Maxillary sinus floor augmentation using a beta-tricalcium phosphate (Cerasorb) alone compared to autogenous bone grafts
Zijderveld, S. A., I. R. Zerbo, et al. (2005), Int J Oral Maxillofac Implants 20(3): 432-40.
Abstract: PURPOSE: A prospective human clinical study was conducted to determine the clinical and histologic bone formation ability of 2 graft materials, a beta-tricalcium phosphate (Cerasorb; Curasan, Kleinostheim, Germany) and autogenous chin bone, in maxillary sinus floor elevation surgery. MATERIALS AND METHODS: Ten healthy patients underwent a bilateral (n = 6) or unilateral (n = 4) maxillary sinus floor elevation procedure under local anesthesia. In each case, residual posterior maxillary bone height was between 4 and 8 mm. In cases of bilateral sinus floor elevation, the original bone was augmented with a split-mouth design with 100% beta-tricalcium phosphate on the test side and 100% chin bone on the contralateral control side. The unilateral cases were augmented with 100% beta-tricalcium phosphate. After a healing period of 6 months, ITI full body screw-type implants (Straumann, Waldenburg, Switzerland) were placed. At the time of implant surgery, biopsy samples were removed with a 3.5-mm trephine drill. RESULTS: Sixteen sinus floor elevations were performed. Forty-one implants were placed, 26 on the test side and 15 on the control side. The clinical characteristics at the time of implantation differed, especially regarding clinical appearance and drilling resistance. The increase in height was examined radiographically prior to implantation and was found to be sufficient in all cases. After a mean of nearly 1 year of follow-up, no implant losses or failures had occurred. DISCUSSION: The promising clinical results of the present study and the lack of implant failures are probably mainly the result of requiring an original bone height of at least 4 mm at the implant location. CONCLUSION: Although autogenous bone grafting is still the gold standard, according to the clinical results, the preimplantation sinus floor elevation procedure used, which involved a limited volume of beta-tricalcium phosphate, appeared to be a clinically reliable procedure in this patient population.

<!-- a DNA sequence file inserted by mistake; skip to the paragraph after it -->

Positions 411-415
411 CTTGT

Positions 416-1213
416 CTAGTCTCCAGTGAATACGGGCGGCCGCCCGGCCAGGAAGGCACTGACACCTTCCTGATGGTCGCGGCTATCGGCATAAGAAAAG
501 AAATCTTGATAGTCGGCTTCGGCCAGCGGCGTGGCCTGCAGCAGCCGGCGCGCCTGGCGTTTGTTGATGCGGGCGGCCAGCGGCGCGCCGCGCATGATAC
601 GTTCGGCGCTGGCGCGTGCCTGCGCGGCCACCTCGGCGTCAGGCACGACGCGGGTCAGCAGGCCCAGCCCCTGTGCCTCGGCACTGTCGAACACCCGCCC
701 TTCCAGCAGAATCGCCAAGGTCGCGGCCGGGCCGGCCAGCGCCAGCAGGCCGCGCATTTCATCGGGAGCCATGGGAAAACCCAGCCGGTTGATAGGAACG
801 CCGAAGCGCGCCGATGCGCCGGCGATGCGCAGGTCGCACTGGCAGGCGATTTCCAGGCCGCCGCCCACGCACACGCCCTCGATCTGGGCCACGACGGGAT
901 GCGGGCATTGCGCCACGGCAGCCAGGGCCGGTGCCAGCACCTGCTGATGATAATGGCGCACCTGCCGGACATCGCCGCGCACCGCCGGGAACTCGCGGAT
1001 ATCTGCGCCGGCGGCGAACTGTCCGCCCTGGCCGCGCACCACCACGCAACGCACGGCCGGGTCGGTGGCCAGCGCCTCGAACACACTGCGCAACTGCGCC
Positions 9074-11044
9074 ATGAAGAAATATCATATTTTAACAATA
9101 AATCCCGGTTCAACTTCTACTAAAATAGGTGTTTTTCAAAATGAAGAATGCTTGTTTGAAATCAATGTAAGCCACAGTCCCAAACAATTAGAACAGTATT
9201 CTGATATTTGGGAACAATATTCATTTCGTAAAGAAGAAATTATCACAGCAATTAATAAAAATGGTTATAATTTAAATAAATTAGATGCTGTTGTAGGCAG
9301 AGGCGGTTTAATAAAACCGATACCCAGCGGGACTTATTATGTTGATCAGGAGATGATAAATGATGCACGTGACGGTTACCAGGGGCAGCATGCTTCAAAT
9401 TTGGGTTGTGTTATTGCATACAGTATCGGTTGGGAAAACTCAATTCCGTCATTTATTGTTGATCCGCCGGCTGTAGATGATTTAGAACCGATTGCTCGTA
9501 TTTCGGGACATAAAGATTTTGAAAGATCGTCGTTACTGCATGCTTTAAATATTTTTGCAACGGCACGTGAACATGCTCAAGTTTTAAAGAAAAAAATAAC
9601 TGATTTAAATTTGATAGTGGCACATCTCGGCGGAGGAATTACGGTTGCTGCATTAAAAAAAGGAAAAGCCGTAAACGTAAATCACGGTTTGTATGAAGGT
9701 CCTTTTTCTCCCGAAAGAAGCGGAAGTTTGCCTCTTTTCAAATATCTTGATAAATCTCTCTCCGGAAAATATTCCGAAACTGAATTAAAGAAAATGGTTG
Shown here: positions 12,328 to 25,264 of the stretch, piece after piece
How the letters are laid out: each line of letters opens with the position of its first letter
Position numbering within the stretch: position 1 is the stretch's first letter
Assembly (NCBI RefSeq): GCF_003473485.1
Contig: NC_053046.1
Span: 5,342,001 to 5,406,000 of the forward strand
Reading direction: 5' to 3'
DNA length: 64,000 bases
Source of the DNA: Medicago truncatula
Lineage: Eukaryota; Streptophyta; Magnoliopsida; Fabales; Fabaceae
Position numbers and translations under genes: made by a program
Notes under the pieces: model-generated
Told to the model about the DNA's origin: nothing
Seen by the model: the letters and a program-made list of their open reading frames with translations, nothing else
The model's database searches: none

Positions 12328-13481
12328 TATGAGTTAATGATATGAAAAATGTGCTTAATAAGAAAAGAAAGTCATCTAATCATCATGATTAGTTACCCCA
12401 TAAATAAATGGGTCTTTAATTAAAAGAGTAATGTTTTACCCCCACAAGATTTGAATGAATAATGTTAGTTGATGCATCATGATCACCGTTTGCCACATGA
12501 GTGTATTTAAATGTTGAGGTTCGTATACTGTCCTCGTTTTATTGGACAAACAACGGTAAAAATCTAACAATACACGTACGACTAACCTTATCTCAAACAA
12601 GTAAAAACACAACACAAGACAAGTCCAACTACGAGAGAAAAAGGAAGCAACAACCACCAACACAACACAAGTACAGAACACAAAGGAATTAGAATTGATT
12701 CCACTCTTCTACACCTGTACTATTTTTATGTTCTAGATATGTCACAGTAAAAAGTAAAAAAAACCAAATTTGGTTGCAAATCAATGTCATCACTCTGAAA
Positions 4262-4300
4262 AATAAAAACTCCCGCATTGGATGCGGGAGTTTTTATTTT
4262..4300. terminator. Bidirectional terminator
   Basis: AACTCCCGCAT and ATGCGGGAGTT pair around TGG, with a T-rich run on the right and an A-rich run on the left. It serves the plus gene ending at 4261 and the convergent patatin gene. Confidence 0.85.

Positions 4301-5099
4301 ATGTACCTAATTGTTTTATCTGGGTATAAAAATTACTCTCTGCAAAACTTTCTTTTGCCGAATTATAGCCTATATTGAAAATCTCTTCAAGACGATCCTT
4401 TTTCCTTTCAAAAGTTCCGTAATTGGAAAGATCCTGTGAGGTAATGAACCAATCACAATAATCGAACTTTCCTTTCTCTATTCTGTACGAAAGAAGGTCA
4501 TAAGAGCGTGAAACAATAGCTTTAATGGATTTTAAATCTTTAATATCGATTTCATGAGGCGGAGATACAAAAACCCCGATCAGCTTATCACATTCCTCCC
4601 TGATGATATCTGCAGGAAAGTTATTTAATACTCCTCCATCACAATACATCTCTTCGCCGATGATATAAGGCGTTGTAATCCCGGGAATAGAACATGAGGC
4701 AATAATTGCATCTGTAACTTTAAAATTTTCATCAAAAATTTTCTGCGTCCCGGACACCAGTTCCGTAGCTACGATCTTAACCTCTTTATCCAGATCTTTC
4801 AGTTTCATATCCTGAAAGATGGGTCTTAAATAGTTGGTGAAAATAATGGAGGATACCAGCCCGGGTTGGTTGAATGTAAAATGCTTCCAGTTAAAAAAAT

Mean-field model of immobilized enzymes embedded in a grafted polymer layer
Moskovitz, Y. and S. Srebnik (2005), Biophys J 89(1): 22-31.
Abstract: Two-dimensional mean-field lattice theory is used to model immobilization and stabilization of an enzyme on a hydrophobic surface using grafted polymers. Although the enzyme affords biofunctionality, the grafted polymers stabilize the enzyme and impart biocompatibility. The protein is modeled as a compact hydrophobic-polar polymer, designed to have a specific bulk conformation reproducing the catalytic cleft of natural enzymes. Three scenarios are modeled that have medical or industrial importance: 1), It is shown that short hydrophilic grafted polymers, such as polyethylene glycol, which are often used to provide biocompatibility, can also serve to protect a surface-immobilized enzyme from adsorption and denaturation on a hydrophobic surface. 2), Screening of the enzyme from the surface and nonspecific interactions with biomaterial in bulk solution requires a grafted layer composed of short hydrophilic polymers and long triblock copolymers. 3), Hydrophilic polymers grafted on a hydrophobic surface in contact with an organic solvent form a dense hydrophilic nanoenvironment near the surface that effectively shields and stabilizes the enzyme against both surface and solvent.